MYANMAR ROHINGYA ABUSES ARE CRIMES AGAINST HUMANITY, SAYS UN

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Myanmar's army continues killing Rohingya Muslims in Rakhine State.
Myanmar’s army continues killing Rohingya Muslims in Rakhine State.

Violence in Rakhine — home to the stateless ethnic group loathed by many of Myanmar’s Buddhist majority — has surged in the last month after security forces poured into the area following a series of attacks on police posts blamed on local militants.

YANGON (AFP) — Myanmar’s Rohingya may be victims of crimes against humanity, the UN’s rights agency said Tuesday, as former UN chief Kofi Annan arrived in the country for a visit that will include a trip to northern Rakhine.

The army has carried out a bloody crackdown in Rakhine, and thousands of the Muslim minority have flooded over the border into Bangladesh this month, making horrifying claims of gang rape, torture and murder at the hands of security forces.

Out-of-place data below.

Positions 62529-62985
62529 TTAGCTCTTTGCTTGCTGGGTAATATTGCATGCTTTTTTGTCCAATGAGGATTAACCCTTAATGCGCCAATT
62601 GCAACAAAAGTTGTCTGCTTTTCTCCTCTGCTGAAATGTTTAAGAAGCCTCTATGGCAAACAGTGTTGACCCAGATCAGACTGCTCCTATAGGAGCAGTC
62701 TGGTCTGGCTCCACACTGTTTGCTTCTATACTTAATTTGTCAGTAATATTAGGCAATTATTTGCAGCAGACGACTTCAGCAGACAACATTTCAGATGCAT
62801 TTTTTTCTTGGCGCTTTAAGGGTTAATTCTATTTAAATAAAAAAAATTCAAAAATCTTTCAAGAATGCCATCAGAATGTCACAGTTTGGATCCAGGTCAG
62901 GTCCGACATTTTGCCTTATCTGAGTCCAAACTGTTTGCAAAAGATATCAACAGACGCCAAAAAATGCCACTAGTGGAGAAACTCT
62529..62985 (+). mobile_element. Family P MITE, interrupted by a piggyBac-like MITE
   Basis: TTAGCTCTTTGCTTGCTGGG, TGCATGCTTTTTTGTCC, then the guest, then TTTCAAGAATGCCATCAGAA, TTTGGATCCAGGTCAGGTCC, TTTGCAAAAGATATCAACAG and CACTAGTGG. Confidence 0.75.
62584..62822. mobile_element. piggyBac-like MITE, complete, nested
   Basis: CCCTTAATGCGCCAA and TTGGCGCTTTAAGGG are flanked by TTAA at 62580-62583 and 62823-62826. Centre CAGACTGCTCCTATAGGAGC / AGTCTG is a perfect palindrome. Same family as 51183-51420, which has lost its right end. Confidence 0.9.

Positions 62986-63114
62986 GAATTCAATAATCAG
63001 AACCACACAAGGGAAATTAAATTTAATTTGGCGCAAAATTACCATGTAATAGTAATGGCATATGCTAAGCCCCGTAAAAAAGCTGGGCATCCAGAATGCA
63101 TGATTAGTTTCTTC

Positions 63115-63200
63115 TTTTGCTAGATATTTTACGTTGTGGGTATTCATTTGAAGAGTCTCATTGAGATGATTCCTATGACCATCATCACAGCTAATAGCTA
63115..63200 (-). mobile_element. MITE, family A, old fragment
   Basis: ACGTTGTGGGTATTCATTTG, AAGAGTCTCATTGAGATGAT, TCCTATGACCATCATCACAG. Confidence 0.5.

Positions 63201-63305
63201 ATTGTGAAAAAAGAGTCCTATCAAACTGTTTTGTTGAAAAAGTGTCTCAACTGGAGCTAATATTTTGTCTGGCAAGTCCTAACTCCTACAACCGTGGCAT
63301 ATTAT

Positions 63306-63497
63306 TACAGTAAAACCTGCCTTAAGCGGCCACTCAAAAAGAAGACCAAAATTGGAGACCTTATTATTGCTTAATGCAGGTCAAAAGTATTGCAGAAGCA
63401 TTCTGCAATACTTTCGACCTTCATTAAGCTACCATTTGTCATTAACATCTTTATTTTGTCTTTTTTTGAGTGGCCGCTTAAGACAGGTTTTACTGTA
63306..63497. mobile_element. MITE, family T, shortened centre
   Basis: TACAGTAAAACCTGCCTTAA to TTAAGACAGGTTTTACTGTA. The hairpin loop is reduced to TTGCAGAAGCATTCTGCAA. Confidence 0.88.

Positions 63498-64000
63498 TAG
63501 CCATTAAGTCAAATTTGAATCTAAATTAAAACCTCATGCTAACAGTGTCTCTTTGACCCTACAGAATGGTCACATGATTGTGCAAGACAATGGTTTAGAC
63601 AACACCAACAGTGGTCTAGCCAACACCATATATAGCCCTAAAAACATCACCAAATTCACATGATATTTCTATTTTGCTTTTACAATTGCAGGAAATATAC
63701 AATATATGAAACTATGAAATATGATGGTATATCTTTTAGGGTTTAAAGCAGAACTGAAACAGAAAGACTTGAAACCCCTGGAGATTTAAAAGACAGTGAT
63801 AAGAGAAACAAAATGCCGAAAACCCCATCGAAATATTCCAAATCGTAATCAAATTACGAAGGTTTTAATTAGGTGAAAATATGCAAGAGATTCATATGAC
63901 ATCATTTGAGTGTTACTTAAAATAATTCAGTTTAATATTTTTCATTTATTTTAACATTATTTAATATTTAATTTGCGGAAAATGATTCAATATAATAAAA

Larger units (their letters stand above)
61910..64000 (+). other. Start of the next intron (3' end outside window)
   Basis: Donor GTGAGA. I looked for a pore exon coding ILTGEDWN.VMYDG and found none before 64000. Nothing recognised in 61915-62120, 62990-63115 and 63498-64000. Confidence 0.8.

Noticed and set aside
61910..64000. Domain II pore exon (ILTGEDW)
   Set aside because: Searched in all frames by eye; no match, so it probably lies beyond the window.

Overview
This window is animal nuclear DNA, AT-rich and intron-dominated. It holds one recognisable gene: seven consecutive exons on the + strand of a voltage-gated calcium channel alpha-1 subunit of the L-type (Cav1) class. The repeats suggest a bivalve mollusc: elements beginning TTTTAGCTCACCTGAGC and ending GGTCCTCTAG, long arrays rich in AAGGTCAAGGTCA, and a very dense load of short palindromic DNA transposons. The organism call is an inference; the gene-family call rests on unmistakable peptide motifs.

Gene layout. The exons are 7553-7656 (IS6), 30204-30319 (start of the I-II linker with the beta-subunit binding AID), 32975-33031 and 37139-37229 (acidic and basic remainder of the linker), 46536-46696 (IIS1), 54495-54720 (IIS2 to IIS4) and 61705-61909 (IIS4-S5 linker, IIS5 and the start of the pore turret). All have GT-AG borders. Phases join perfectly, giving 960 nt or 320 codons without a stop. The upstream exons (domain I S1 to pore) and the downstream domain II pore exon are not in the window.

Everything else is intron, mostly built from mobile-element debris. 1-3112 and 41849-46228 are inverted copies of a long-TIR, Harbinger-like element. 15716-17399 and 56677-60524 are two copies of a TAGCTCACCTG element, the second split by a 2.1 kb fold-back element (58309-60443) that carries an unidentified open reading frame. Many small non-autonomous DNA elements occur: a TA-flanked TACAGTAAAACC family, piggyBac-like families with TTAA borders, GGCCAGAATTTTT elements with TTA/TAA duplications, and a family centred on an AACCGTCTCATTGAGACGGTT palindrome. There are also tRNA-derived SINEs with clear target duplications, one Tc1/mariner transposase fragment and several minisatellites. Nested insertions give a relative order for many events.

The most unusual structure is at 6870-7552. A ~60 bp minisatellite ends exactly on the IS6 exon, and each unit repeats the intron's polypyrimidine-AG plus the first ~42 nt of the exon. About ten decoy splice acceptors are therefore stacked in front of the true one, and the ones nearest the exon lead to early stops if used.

Some 30,000 have fled their homes and analysis of satellite images by Human Rights Watch found hundreds of buildings in Rohingya villages have been razed.

Myanmar has denied allegations of abuse, saying the army is hunting “terrorists” behind raids on police posts last month.

The government has lashed out at media reports of rapes and killings, and lodged a protest over a UN official in Bangladesh who said the state was carrying out “ethnic cleansing” of Rohingya.
Foreign journalists and independent investigators have been banned from accessing the area to probe the claims.